Eudora Police Department test Tasers before use
As Eudora Police Corporal Grady Walker walks five Eudora police officers Thursday through Taser training exercises in the dimly lit weight room at Eudora Middle School, his directions focus on safety.
It's not just the safety for the officers that is of interest, but also safety for the person on whom the officers might have to use their Taser.
"You always have to weigh in the totality of the circumstances and what's in the best interest of everybody involved - what's safest for everybody," Walker said. "There are tactical considerations for everything; it's a constant ongoing process.
"It is such a litigious society that you have to completely weigh everything. That's why training like this is so important."
The Eudora City Council approved the purchase of four Tasers in February at a total cost of $4,010.09.
"The Taser is another tool in the tool box for the officer to use," Eudora Police Chief Greg Dahlem said. "It's basically a protective device and gives them another way to take control of a combative suspect or suspects. It's probably one of the most important tools that an officer is going to be able to carry."
Tasers shoot two, half-inch barbs into combative or nonresponsive subjects and allow an officer to control them using electrical currents. The charge lasts for five seconds, but can be turned off at any time.
The barbs stay connected to the pulse controller via two small wires that are 25 feet long. However, officers have the best accuracy when shooting at a distance of 7 to 15 feet away from a subject.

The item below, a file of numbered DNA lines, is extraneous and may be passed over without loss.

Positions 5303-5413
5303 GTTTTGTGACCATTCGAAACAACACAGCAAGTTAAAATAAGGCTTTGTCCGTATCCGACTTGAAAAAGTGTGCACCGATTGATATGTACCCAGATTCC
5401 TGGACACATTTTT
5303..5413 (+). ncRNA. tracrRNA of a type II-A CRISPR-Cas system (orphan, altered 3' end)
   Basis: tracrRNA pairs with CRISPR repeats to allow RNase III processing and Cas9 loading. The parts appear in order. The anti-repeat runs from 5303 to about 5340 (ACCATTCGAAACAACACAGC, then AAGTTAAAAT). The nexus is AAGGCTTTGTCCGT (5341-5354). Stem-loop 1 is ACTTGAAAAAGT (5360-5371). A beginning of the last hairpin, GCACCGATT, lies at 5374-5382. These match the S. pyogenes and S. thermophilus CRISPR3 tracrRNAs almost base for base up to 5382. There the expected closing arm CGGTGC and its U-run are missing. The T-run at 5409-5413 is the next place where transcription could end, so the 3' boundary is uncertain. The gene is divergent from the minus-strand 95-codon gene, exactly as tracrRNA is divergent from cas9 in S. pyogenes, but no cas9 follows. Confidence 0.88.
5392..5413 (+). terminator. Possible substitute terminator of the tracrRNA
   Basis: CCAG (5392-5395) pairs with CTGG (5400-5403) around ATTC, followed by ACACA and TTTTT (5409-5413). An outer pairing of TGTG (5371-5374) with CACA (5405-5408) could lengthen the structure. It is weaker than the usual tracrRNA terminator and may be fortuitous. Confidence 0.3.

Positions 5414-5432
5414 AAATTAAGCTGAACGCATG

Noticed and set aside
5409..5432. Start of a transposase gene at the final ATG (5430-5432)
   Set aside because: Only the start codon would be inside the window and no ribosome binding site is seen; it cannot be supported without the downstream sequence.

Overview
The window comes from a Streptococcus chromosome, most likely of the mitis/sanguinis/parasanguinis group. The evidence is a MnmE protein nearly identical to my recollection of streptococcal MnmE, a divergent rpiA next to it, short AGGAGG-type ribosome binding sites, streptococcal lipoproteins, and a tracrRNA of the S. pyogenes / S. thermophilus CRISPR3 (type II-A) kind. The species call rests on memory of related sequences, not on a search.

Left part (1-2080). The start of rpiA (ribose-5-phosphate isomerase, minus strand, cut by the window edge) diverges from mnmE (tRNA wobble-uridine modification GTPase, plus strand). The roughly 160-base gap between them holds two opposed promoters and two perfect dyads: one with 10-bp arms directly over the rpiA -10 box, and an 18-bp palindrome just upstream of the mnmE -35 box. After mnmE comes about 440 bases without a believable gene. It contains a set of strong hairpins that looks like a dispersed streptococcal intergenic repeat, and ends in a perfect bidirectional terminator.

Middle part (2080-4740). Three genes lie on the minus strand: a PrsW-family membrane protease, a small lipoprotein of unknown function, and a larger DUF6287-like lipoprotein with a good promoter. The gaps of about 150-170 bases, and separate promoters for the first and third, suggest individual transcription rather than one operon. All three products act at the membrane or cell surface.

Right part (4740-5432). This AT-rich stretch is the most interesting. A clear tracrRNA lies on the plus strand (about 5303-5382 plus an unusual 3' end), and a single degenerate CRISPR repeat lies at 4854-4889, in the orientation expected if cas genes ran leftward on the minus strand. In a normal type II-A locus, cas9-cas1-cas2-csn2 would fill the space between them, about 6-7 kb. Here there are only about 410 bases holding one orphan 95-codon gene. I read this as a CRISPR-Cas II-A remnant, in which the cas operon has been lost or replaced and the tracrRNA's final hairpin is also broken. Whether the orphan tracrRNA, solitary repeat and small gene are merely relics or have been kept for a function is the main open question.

It is best to deploy the Taser into a subject's back because there are more muscle groups in that area. Officers are instructed to avoid the head, face, throat and genitals.
When it comes to the amount of force an officer can use, Tasers provide a middle ground between using a steal baton or guns. Dahlem said officers would avoid having to draw their guns when possible.
"The last thing an officer wants to do is have to take someone else's life, and this is another way for the officer to not have to do that," he said.
While the officers in the EPD are pleased to have another means to protect themselves and the community, they aren't quite as overjoyed to go through one particular part of the training.
If they want to carry a Taser, they must take a jolt from it. Officers didn't have to endure the full five-second jolt and could tell the officer shooting them to stop the current.
"It's really hard to describe; it's a feeling I've never had before," Dahlem said. "It's not like the shock you get off of a normal household outlet. You have no control and you know what's going on. I could see everyone in the room and I could hear them talking and I was even able to tell the officer 'I'm done.'"
Police officer Ryan Healzer, who has been with the department for about five years, said though it wasn't necessarily pleasant, he and the other policemen in the department were glad to be able to have a Taser as an option.
"It just takes over your whole body, but it's a good experience and I'm glad we did it," Healzer said. "I can speak for everybody here because I know that they're glad they took the ride, too. It's going to help deter a lot of problems and keep us a lot safer."
The ten officers who successfully completed training began carrying Tasers as of last Friday.